- Paul Kuharsky, ESPN Tennessee Titans reporter
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Bob McNair, Bud Adams and Wayne Weaver do pretty well staying in the background and letting their football people deal with their football teams.
But early next week, the three owners will have to emerge -- either to offer support for their head coaches or to end their tenures.
The three owners have endorsed a steady, long-term approach and have said little. A few weeks ago, much to the chagrin of the bulk of his fan base, McNair said his team was on the right track. During the heat of the Jeff Fisher-Vince Young battle, Bud Adams told The Tennessean that he expected the two to work it out. Weaver’s been mum.
If you know someone close to any of the three who has a read on their feelings about their coaches, let me know. I can’t pretend to be in that position.
I don’t think Sunday’s results will be a giant factor in the decision-making. The Jaguars would much prefer 9-7 to 8-8, but if Jacksonville loses Sunday at Houston, I can’t imagine that sways Weaver to make a move.
Same for Kubiak and Fisher -- a big win or a big loss Sunday is the final line on their 2010 results. Nobody is coaching for his job on Sunday. Decisions will be made based on much bigger things.
The state of the labor negotiations can be a big factor here. Fire your coach and you still have to pay him as well as his replacement, who may be sitting and waiting on a lockout to get his hands on his players.
It’s possible -- for as much conversation as we’ve had about the future of Kubiak, Fisher and Del Rio -- that all three coaches remain in position.
A look at all three:
Contract status: Signed through 2012.
The case for him: He’s a good offensive mind who’s done well forging a productive group that can move the ball and can score points in bunches, sometimes at lightning speed. He’s got an offensive system his guys believe in, and his easygoing personality makes him a likeable guy to work with and for. He could work well in tandem with a new, strong-minded defensive coordinator, which would give the franchise a chance to keep the offensive system intact.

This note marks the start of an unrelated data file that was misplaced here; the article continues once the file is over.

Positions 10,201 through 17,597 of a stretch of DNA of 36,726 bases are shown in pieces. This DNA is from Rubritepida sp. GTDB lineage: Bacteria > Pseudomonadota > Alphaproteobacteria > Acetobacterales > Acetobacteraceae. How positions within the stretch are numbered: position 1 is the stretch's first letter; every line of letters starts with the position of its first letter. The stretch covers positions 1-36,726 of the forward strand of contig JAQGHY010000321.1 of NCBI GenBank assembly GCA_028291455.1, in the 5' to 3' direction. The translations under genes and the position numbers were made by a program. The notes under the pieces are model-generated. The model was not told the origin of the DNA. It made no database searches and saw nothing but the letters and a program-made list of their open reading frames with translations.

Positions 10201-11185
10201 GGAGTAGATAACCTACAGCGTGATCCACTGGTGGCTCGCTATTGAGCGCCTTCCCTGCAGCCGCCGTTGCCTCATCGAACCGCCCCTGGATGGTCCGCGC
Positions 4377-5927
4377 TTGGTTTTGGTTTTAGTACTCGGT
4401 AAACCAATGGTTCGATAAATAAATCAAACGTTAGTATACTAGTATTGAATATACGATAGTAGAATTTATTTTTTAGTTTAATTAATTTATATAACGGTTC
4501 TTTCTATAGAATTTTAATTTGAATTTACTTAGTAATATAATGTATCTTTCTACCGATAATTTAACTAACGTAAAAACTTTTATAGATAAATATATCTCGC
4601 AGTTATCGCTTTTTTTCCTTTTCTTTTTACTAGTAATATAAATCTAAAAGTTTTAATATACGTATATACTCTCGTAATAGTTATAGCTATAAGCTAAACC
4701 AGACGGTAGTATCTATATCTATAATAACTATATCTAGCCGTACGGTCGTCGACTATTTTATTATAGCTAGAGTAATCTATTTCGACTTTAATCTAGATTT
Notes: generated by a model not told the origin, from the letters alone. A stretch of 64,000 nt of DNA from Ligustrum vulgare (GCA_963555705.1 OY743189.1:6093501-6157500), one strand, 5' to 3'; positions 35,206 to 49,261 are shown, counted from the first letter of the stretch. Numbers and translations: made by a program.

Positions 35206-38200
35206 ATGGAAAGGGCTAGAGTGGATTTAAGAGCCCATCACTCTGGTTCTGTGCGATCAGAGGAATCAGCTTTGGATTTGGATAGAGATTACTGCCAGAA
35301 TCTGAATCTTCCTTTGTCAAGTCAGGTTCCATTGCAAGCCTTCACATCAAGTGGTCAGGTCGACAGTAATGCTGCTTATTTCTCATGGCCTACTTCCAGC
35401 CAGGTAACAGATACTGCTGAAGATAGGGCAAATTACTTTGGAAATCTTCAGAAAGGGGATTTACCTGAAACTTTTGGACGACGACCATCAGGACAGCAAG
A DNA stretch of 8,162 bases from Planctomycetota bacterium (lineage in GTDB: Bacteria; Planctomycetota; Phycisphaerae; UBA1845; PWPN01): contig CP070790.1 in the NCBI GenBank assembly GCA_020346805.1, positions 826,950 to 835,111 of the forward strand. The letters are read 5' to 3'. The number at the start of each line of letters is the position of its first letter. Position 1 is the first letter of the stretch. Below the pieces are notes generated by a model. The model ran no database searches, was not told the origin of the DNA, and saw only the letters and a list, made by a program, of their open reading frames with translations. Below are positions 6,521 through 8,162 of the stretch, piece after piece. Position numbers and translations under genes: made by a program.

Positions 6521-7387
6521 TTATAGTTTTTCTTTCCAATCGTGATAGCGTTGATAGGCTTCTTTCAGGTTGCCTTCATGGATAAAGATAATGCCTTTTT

The case against him: That low-key personality rubs off on a team that too often lacks fire and killer instinct. His team has regularly started way too slowly. He’s surrounded himself with a staff of friends when they have not always been the right people to fill vacancies or make effective changes. His defense is horrible, and he’s at least partially in charge of a mindset that thought, incorrectly, the young personnel in the secondary would suffice. The defensive coordinator, Frank Bush, was his choice.
Record: 36-43 (.456) in the regular season, no playoff appearances.
Telling numbers: The 2010 Texans are the first team in NFL history to come back four times from deficits of 14 points to tie or take the lead and then lose. And they did it in the span of five games.
Power structure: GM Rick Smith was hired after Kubiak and the coach has a strong say in personnel matters. I believe Smith, also under contract through 2012, would like things to remain as they are, but would be willing to work with a new coach.
If he goes: There are rumblings that Denver would be interested in him as the Broncos look for their next coach. He’d be super attractive as an offensive coordinator candidate for just about anyone.
Kubiak says: “I’m going to do this for a long time. I’m a good coach. I’ve got a lot to give. I plan on coaching for a long time. I know it’s part of the business. When you get yourself in the position I’m in as a head coach, those are things you got to deal with. So I will deal them the right way and I will come out of it a better football coach and I understand it’s part of the deal. Is it tough? You bet. It’s pretty damn tough.”
Contract status: Signed through 2011.
The case for him: He’s been a steady hand and the face of the franchise since taking over during the 1994 season. As co-chairman of the NFL’s powerful competition committee, he’s popular around the league and he knows the rules inside inside-out. His staff includes Hall of Famer Mike Munchak and highly regarded defensive line coach Jim Washburn. He’s good with the media and his California Calm means he never allows himself to lose his temper publicly. He’s steered his team through tough times and produced rebounds, though the high end of such cycles has shortened.